In the early spring of 1994 the widely acknowleged and beloved British biologist Thomas Beacon died, leaving his family grieving over his death, and leaving the scientific world with a collection of private notebooks in which he, in his spare time, theorized and researched the subject matter of this presentation: the presence or absence of gene D2433 on chromosome16 in humans and primates.
It wasn't until 1998 when the internationally acclaimed biology magazine Ecce Homo presented some of Beacon's theories from these notebooks, about the origins of language and human speech. This spawned the interest of The Somniloquy Institute, a new and relatively controversial organization with a keen interest in language and its implications in modern society.
And so The Missing Gene Project, an hommage to the life and work of Thomas Beacon (1927 - 1994), was born. The purpose of this project is to help the world to understand why we, the human species, can speak, while animals cannot. And how this evolutionary 'mutation' (according to Beacon) has taken place. The answer can be found in our genes: the inherited characteristics of each individual that lay on our chromosomes and form our unique inherited characteristics.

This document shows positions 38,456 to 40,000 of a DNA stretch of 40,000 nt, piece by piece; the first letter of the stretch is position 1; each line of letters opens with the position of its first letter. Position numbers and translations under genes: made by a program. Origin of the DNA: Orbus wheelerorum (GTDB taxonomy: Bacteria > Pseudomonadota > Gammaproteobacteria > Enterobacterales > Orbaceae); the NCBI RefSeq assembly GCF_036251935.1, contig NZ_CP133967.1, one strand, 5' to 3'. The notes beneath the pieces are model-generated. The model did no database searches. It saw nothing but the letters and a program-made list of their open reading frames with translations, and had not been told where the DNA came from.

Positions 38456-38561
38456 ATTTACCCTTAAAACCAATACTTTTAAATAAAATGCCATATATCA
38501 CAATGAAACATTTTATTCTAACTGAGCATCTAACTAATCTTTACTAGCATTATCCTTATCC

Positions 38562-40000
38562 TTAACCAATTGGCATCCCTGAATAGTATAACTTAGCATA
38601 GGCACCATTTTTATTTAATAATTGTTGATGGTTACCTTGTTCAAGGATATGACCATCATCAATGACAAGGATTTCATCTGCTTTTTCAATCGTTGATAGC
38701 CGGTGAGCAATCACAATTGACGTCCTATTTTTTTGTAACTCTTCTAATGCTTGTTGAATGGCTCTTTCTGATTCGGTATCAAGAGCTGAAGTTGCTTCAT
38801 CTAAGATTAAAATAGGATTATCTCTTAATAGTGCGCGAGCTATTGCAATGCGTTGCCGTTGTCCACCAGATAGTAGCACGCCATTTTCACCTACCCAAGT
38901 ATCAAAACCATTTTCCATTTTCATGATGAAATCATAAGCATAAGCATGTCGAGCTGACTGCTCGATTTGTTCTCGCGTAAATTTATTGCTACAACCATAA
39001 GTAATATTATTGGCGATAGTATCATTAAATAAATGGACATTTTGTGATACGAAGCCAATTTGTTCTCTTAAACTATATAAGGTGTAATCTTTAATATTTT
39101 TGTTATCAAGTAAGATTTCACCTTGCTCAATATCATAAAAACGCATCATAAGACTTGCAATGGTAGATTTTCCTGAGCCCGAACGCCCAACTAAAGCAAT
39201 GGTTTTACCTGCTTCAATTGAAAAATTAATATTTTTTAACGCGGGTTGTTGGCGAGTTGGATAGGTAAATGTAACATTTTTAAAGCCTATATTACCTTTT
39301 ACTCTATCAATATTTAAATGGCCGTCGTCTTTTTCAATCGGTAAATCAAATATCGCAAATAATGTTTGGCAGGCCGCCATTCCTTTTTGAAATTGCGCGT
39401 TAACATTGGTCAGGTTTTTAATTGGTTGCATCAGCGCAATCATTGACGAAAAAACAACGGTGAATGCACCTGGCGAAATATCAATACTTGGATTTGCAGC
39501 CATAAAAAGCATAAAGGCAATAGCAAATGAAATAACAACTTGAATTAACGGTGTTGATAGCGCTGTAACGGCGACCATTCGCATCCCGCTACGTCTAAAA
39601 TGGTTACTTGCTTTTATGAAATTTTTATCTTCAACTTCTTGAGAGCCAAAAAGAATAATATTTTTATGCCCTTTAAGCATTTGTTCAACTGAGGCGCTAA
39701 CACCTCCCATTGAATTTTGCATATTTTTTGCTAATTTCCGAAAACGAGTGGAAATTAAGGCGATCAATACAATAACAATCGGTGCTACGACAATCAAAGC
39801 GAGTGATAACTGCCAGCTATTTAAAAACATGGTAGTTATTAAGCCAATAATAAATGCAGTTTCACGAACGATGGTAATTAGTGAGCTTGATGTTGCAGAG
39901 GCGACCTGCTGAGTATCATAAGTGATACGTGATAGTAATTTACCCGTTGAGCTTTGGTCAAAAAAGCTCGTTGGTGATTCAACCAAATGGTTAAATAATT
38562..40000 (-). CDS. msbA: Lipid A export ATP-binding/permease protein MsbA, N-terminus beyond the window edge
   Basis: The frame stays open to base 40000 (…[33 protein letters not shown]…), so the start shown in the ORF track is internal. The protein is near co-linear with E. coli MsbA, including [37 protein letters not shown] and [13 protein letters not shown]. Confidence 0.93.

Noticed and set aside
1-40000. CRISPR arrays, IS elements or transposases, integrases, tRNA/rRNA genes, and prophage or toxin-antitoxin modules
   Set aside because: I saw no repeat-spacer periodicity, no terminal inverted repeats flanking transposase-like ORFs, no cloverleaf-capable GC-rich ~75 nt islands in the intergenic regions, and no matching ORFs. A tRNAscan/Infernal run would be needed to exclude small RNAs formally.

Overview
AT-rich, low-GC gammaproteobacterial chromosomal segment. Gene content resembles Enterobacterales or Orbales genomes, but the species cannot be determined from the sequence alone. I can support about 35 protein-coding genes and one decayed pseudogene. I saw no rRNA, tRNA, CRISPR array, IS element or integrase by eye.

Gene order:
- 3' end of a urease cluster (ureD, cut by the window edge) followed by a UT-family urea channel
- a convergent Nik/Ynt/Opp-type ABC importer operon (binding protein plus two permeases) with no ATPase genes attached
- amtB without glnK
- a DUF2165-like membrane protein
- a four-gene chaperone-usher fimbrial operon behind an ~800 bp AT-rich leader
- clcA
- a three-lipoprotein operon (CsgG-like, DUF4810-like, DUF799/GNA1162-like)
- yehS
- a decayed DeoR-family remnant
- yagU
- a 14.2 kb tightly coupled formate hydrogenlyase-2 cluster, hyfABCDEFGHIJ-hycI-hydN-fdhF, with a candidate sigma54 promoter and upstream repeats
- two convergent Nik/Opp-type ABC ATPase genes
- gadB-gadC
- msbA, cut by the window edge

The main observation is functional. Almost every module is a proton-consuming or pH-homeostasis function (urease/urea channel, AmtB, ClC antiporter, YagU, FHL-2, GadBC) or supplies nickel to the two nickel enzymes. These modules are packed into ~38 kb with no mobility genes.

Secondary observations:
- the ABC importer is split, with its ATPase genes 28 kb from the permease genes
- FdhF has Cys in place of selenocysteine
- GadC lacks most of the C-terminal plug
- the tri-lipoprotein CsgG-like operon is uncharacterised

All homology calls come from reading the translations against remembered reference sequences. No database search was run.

| This presentation is also a call for your contribution: whith this application you will be able to test your DNA at this very moment! If you carefully follow the instructions, the result of the test will be given to you after a couple of minutes. The Somniloquy Institute developed this software (D2433scan©) to support the Missing Gene Project, and to continue the important work of Thomas Beacon. The test result will be stored in a world wide databank and if desired you can print out a copy for your own records.
We hope that you will enjoy this free service by The Somniloquy Institute. This special web presentation at the WORM.salon in Rotterdam on The Somniloquy Institute's homepage is an upbeat and functionality test for a 5-year tour and gathering of information worldwide. We thank you for your interest and cooperation.
right: Sir Thomas Richard Beacon, two months before his tragic accident in 1994
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|Disclaimer: The Missing Gene Project by The Somniloquy Institute is presented as a free, no liabilities (no consideration, i.e. no fee) service for all interested parties. The Somniloquy Institute assumes no responsibility for any loss, damages, injury, grief, or any other harm incurred as a direct or indirect result of this web site.